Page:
The city’s future ‘beautiful’

2014-10-06 00:00

DURBAN mayor James Nxumalo raked and cleaned the lawns of plush Westville homes as a gardener for five years to pay for his education.

It was not by choice.

He said growing up in a home with 15 siblings was not easy for his parents, Pauline and Elphas, who were workers on a farm in New Hanover, 35 km outside


The mayor of Durban was one of two siblings who were fortunate enough to get an education.

He said: “It was only at the age of 14 that I was exposed to the harsh realities of apartheid.

“I noticed that something was not right. Black people were treated differently from white people.”

This sparked his interest in politics and at the age of 18 he became active in student politics.

Nxumalo said to pay for his school education he went door to door asking Westville residents if he could clean their gardens.

He said: “I worked as a garden boy for five years to earn money to support myself and my family.”

He admits that he was a late bloomer.

“I only had my first girlfriend at the age of 20,” Nxumalo said shyly.

He landed his first job packing chicken at Rainbow Chicken in Cato Ridge but he and 200 employees lost their jobs for organising a strike for better wages.

During this time, his life was in danger so the ANC deployed him to Pietermaritzburg where he met and worked with Harry Gwala.

In 1995, he moved back to Ntshanga where he began his career in local government.

And while his political career was flourishing, his love life also took a turn for the better.

In 2000, Nxumalo met his wife, Busi.

The couple married in 2006 and have six children together.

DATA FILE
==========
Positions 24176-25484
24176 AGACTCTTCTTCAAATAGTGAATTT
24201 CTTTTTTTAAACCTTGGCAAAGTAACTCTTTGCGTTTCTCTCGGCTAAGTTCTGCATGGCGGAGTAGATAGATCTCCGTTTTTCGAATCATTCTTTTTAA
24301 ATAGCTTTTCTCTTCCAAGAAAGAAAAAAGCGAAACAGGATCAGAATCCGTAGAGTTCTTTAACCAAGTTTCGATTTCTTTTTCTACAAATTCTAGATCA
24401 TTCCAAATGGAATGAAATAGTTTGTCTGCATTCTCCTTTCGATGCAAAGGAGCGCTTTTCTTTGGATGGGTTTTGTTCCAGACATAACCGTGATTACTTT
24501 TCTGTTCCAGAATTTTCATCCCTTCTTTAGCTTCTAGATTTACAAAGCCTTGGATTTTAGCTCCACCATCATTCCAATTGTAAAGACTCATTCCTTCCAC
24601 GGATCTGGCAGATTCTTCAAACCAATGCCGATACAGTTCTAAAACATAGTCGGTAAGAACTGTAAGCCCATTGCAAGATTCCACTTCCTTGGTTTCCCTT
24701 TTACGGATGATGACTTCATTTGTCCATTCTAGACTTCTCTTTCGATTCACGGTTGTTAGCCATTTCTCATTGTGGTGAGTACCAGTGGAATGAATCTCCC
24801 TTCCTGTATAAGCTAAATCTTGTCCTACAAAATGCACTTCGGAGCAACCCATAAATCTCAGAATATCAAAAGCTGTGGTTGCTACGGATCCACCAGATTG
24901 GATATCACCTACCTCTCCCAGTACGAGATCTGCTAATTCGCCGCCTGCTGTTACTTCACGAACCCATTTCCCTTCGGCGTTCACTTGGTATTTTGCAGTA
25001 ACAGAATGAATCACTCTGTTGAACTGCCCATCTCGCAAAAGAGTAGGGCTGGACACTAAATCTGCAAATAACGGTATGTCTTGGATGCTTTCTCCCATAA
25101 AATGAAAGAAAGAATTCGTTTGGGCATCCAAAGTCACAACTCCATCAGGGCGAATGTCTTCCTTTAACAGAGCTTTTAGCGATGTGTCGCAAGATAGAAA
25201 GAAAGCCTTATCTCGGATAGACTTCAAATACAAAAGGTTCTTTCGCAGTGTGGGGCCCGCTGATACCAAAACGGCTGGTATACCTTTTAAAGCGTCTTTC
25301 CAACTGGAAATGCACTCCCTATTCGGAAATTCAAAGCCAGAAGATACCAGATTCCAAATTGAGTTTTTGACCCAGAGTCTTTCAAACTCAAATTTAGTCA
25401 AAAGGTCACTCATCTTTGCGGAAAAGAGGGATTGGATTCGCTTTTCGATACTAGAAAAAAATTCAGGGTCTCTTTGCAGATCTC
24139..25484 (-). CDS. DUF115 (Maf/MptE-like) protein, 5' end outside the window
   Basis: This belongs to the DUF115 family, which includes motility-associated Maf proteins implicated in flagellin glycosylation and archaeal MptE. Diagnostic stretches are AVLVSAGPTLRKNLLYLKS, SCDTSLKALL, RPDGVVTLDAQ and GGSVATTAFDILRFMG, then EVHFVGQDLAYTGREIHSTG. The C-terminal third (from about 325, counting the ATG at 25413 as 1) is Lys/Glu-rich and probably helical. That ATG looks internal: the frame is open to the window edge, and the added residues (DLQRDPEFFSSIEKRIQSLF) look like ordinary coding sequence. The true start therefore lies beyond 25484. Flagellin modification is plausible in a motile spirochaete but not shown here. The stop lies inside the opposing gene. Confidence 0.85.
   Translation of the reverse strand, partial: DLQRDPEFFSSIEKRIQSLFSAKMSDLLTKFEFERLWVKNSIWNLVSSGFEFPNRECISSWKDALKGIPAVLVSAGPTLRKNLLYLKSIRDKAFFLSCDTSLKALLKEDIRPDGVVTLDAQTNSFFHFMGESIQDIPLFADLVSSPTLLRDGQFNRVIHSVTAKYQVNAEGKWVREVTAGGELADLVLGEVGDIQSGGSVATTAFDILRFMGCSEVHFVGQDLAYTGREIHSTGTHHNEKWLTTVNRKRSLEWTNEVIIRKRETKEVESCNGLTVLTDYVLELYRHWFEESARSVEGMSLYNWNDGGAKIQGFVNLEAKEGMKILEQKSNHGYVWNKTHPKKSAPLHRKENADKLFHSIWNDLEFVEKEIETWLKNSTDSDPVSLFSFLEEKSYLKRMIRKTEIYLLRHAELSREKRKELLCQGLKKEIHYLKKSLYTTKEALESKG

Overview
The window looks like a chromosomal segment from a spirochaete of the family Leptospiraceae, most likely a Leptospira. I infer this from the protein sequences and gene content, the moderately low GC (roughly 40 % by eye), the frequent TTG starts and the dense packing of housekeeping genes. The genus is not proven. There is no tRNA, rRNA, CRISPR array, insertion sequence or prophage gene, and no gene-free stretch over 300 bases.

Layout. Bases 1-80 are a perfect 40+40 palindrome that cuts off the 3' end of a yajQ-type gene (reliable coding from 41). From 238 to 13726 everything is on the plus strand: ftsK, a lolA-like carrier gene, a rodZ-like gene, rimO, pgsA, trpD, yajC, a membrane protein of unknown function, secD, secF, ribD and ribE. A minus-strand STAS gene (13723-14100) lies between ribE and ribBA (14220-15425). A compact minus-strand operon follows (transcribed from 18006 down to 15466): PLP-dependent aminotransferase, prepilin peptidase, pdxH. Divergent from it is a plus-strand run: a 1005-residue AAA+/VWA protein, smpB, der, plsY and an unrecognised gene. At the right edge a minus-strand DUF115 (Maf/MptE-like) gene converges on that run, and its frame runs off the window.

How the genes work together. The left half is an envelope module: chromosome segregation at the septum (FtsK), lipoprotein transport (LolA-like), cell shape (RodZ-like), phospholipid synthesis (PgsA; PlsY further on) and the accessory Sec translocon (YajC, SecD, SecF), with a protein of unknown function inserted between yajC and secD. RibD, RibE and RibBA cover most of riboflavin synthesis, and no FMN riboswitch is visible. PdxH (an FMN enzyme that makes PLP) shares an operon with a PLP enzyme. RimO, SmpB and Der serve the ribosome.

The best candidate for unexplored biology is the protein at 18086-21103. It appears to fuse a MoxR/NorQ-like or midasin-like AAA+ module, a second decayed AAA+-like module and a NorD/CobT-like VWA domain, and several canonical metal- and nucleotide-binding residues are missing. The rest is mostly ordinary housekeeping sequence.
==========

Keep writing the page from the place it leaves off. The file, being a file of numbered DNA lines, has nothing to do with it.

Nxumalo said: “I am a strict father because I came from a strict home, my father used to sjambok us.” His smile fades. “But I am still very friendly with my children, we joke around and dance together.”

Between 2007 and 2013 Nxumalo and his family lived in Pinetown but moved back to Ntshanga.

“In the suburbs you don’t really know your neighbours, there is no sense of community,” said Nxumalo.

The mayor’s day begins at 5 am.

He is at work by 8 am attending back-to-back meetings and then the day often ends with a cocktail or gala dinner function.

“Sometimes a week will go by without me seeing my family because I wake up early in the morning and come back late at night. This job is exhausting,” he said.

Nxumalo leads a healthy lifestyle. He has taken up cycling and is encouraging his colleagues to join him. “I will be cycling the Amashova next week,” said Nxumalo.


Born: February 12, 1965 in New Hanover, outside Pietermaritzburg.

Wife: Busi Nxumalo.

Children: Six.

Primary education: Ingqaza Lower Primary School, Bhekamatshe Community Primary School, Imbaliyezwe Lower Primary School, Fredville Higher Primary School and Siphesihle High School.

Tertiary education: Varsity College, Diploma in Project Management. University of KwaZulu-Natal, Public Administration and Management certificate.

Political career: He joined the United Democratic Front (UDF) in the 1980s. In 1990, he went on to join the ANC Youth League, the ANC and the South African Communist Party. Between 1996 and 2000 he served as a councillor and executive council member of the then Outer West Local Council.

In 2005, he was elected to be Speaker of the council.

In 2011, he was appointed the Mayor of eThekwini Municipality.

Three top Durban projects: eThekwini Integrated, Rapid Public Transport Network (IRPTN) and the N3 Corridor and the Cornubia Integrated Human Settlement Project.

The future of Durban is: “Beautiful. We just need to clear the slums because that is the biggest headache, if we can clear the slums, Durban will be a happier place,” said Nxumalo.

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